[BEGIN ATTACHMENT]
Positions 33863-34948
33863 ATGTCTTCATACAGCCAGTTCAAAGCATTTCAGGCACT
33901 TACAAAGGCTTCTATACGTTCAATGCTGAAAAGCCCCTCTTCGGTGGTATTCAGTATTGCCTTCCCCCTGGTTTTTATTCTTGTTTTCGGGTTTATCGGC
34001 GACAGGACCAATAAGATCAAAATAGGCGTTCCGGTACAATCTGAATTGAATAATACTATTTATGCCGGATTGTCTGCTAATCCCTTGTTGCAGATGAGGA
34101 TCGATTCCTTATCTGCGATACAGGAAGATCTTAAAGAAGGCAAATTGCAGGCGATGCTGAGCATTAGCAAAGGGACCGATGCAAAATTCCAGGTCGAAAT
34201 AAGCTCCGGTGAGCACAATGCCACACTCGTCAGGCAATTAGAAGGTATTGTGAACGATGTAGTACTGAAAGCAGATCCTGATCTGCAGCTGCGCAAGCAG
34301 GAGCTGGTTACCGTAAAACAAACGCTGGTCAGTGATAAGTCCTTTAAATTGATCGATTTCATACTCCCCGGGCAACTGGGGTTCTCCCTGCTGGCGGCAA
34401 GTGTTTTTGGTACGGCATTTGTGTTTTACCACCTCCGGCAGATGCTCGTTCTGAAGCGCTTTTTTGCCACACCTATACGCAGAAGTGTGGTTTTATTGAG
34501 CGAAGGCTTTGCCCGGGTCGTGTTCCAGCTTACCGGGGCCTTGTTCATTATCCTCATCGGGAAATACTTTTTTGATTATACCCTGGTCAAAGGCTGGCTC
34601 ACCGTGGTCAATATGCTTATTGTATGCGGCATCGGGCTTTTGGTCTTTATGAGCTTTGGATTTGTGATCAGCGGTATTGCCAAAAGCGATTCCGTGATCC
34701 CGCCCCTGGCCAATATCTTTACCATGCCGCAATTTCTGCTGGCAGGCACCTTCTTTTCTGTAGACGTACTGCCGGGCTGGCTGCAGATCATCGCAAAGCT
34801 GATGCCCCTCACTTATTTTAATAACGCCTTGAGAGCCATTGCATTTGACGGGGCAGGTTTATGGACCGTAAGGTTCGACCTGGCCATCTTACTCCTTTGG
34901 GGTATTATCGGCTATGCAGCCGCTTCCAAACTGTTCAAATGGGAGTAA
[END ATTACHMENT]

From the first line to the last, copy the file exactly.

Positions 33863-34948
33863 ATGTCTTCATACAGCCAGTTCAAAGCATTTCAGGCACT
33901 TACAAAGGCTTCTATACGTTCAATGCTGAAAAGCCCCTCTTCGGTGGTATTCAGTATTGCCTTCCCCCTGGTTTTTATTCTTGTTTTCGGGTTTATCGGC
34001 GACAGGACCAATAAGATCAAAATAGGCGTTCCGGTACAATCTGAATTGAATAATACTATTTATGCCGGATTGTCTGCTAATCCCTTGTTGCAGATGAGGA
34101 TCGATTCCTTATCTGCGATACAGGAAGATCTTAAAGAAGGCAAATTGCAGGCGATGCTGAGCATTAGCAAAGGGACCGATGCAAAATTCCAGGTCGAAAT
34201 AAGCTCCGGTGAGCACAATGCCACACTCGTCAGGCAATTAGAAGGTATTGTGAACGATGTAGTACTGAAAGCAGATCCTGATCTGCAGCTGCGCAAGCAG
34301 GAGCTGGTTACCGTAAAACAAACGCTGGTCAGTGATAAGTCCTTTAAATTGATCGATTTCATACTCCCCGGGCAACTGGGGTTCTCCCTGCTGGCGGCAA
34401 GTGTTTTTGGTACGGCATTTGTGTTTTACCACCTCCGGCAGATGCTCGTTCTGAAGCGCTTTTTTGCCACACCTATACGCAGAAGTGTGGTTTTATTGAG
34501 CGAAGGCTTTGCCCGGGTCGTGTTCCAGCTTACCGGGGCCTTGTTCATTATCCTCATCGGGAAATACTTTTTTGATTATACCCTGGTCAAAGGCTGGCTC
34601 ACCGTGGTCAATATGCTTATTGTATGCGGCATCGGGCTTTTGGTCTTTATGAGCTTTGGATTTGTGATCAGCGGTATTGCCAAAAGCGATTCCGTGATCC
34701 CGCCCCTGGCCAATATCTTTACCATGCCGCAATTTCTGCTGGCAGGCACCTTCTTTTCTGTAGACGTACTGCCGGGCTGGCTGCAGATCATCGCAAAGCT
34801 GATGCCCCTCACTTATTTTAATAACGCCTTGAGAGCCATTGCATTTGACGGGGCAGGTTTATGGACCGTAAGGTTCGACCTGGCCATCTTACTCCTTTGG
34901 GGTATTATCGGCTATGCAGCCGCTTCCAAACTGTTCAAATGGGAGTAA